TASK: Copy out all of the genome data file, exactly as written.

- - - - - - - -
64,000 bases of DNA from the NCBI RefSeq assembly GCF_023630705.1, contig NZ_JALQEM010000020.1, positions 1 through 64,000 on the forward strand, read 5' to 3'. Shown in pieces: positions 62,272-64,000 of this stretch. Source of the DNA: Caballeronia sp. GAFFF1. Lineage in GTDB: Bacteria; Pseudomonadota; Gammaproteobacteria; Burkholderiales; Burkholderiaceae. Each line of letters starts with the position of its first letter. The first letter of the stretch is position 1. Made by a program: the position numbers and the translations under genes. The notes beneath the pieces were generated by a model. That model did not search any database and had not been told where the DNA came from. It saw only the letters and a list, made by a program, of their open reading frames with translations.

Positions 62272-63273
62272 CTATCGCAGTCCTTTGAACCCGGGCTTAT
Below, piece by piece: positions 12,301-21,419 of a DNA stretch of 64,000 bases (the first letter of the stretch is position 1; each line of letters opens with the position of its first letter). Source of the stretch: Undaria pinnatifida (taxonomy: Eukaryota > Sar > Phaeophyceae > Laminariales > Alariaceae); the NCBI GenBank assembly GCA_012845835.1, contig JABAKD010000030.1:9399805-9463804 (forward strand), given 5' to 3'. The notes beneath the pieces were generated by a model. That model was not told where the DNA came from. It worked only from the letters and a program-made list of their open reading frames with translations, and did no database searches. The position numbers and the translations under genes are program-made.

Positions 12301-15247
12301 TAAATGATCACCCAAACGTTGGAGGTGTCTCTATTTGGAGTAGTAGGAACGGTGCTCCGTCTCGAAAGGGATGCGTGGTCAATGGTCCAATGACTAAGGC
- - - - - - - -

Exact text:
64,000 bases of DNA from the NCBI RefSeq assembly GCF_023630705.1, contig NZ_JALQEM010000020.1, positions 1 through 64,000 on the forward strand, read 5' to 3'. Shown in pieces: positions 62,272-64,000 of this stretch. Source of the DNA: Caballeronia sp. GAFFF1. Lineage in GTDB: Bacteria; Pseudomonadota; Gammaproteobacteria; Burkholderiales; Burkholderiaceae. Each line of letters starts with the position of its first letter. The first letter of the stretch is position 1. Made by a program: the position numbers and the translations under genes. The notes beneath the pieces were generated by a model. That model did not search any database and had not been told where the DNA came from. It saw only the letters and a list, made by a program, of their open reading frames with translations.

Positions 62272-63273
62272 CTATCGCAGTCCTTTGAACCCGGGCTTAT
Below, piece by piece: positions 12,301-21,419 of a DNA stretch of 64,000 bases (the first letter of the stretch is position 1; each line of letters opens with the position of its first letter). Source of the stretch: Undaria pinnatifida (taxonomy: Eukaryota > Sar > Phaeophyceae > Laminariales > Alariaceae); the NCBI GenBank assembly GCA_012845835.1, contig JABAKD010000030.1:9399805-9463804 (forward strand), given 5' to 3'. The notes beneath the pieces were generated by a model. That model was not told where the DNA came from. It worked only from the letters and a program-made list of their open reading frames with translations, and did no database searches. The position numbers and the translations under genes are program-made.

Positions 12301-15247
12301 TAAATGATCACCCAAACGTTGGAGGTGTCTCTATTTGGAGTAGTAGGAACGGTGCTCCGTCTCGAAAGGGATGCGTGGTCAATGGTCCAATGACTAAGGC